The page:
A March 31, 1993 FBI memo reveals “two persons, described as ‘Israeli Generals’ are in or are about to travel to Washington, D.C…the purpose of their travel is to try to visit the Attorney General to press for an end to the FBI’s investigations…The FBI’s investigations of these matters are causing a great deal of interference in the U.S. activities of the Anti-Defamation League…and so Israel is seeking to intercede on the ADL’s behalf.”
Americans urge due process
Mailbags of letters to Congress were forwarded to the FBI and attorney general urging the swift criminal prosecution of the ADL. Robert Kerrey, John McCain, Richard Lugar, Hank Brown, Jill Long, Dennis DeConcini, and Ernest Hollings, while often distancing themselves from the substance of the complaints, dutifully forwarded the outraged letters. The FBI’s Legislative Counsel Charles E. Mandigo reviewed demands to prosecute both the ADL and “a former San Francisco police officer and former CIA agent [Thomas Gerard]” who “sold police information on Arab Americans to agents of the Mossad.” Mandigo assured them “the FBI will actively seek prosecution of any individuals or any enterprise discovered to be involved in illegal activity in violation of federal statutes….” However, like earlier constituents that in the 1960’s demanded another Israel lobbying organization, the American Zionist Council, be registered as an Israeli foreign agent, they were all in for a huge disappointment.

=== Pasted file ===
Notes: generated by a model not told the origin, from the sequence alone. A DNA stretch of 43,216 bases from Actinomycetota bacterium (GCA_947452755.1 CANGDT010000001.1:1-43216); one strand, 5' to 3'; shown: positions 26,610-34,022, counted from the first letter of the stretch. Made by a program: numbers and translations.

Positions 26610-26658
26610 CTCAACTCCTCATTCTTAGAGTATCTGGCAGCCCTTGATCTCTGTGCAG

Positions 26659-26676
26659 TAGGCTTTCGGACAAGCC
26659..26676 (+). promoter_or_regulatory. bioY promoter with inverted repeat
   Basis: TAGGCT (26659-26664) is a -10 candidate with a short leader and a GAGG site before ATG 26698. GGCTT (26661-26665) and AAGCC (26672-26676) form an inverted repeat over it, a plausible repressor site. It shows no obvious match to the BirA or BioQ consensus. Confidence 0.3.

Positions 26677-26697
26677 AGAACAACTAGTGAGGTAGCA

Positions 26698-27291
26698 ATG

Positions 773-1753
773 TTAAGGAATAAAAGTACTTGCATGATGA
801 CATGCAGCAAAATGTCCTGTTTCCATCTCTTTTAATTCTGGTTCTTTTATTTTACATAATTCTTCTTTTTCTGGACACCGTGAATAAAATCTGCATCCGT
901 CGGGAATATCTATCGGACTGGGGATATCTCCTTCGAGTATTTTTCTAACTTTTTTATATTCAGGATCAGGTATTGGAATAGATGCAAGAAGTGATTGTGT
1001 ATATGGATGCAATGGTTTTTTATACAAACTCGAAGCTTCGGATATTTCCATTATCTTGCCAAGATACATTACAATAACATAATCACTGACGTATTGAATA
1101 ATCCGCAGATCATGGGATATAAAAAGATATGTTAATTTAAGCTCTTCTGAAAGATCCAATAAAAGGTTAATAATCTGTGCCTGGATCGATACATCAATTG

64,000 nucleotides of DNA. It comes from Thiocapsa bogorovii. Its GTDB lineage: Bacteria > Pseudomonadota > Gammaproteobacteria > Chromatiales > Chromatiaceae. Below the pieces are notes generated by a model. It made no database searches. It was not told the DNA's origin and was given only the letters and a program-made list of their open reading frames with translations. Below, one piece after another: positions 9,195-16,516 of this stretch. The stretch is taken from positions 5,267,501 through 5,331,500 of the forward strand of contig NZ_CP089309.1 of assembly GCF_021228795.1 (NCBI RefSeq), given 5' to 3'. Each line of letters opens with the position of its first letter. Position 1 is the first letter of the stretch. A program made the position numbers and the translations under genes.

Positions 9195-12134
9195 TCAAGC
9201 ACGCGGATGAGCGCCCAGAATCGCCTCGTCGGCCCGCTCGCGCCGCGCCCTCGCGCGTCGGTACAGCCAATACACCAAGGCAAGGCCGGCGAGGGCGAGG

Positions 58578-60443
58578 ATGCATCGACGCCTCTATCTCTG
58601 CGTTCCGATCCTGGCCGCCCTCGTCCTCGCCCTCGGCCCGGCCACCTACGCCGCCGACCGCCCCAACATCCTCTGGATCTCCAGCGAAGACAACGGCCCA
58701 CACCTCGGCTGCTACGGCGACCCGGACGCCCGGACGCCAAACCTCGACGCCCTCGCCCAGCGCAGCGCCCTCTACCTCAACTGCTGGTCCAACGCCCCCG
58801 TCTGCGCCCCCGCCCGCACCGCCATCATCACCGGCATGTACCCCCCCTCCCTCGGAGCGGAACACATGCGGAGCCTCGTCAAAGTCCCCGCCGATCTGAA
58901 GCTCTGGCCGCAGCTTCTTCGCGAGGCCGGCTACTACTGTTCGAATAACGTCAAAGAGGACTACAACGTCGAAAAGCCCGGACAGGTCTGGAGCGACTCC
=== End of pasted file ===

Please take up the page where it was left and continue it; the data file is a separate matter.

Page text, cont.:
After interviewing a disgruntled former ADL “fact finder” librarian who had curated information and worked with long-time ADL undercover contractor Roy Bullock, the FBI quickly focused in on ADL Regional Director David Lehrer as the prime suspect for acquiring and passing classified FBI files throughout the ADL. The FBI LA office requested several times that the FBI director authorize a formal interview with Lehrer. But FBI Director William Sessions, a holdover from the Reagan administration, left in July of 1993. Acting director Floyd Clarke took no action before leaving on September 1.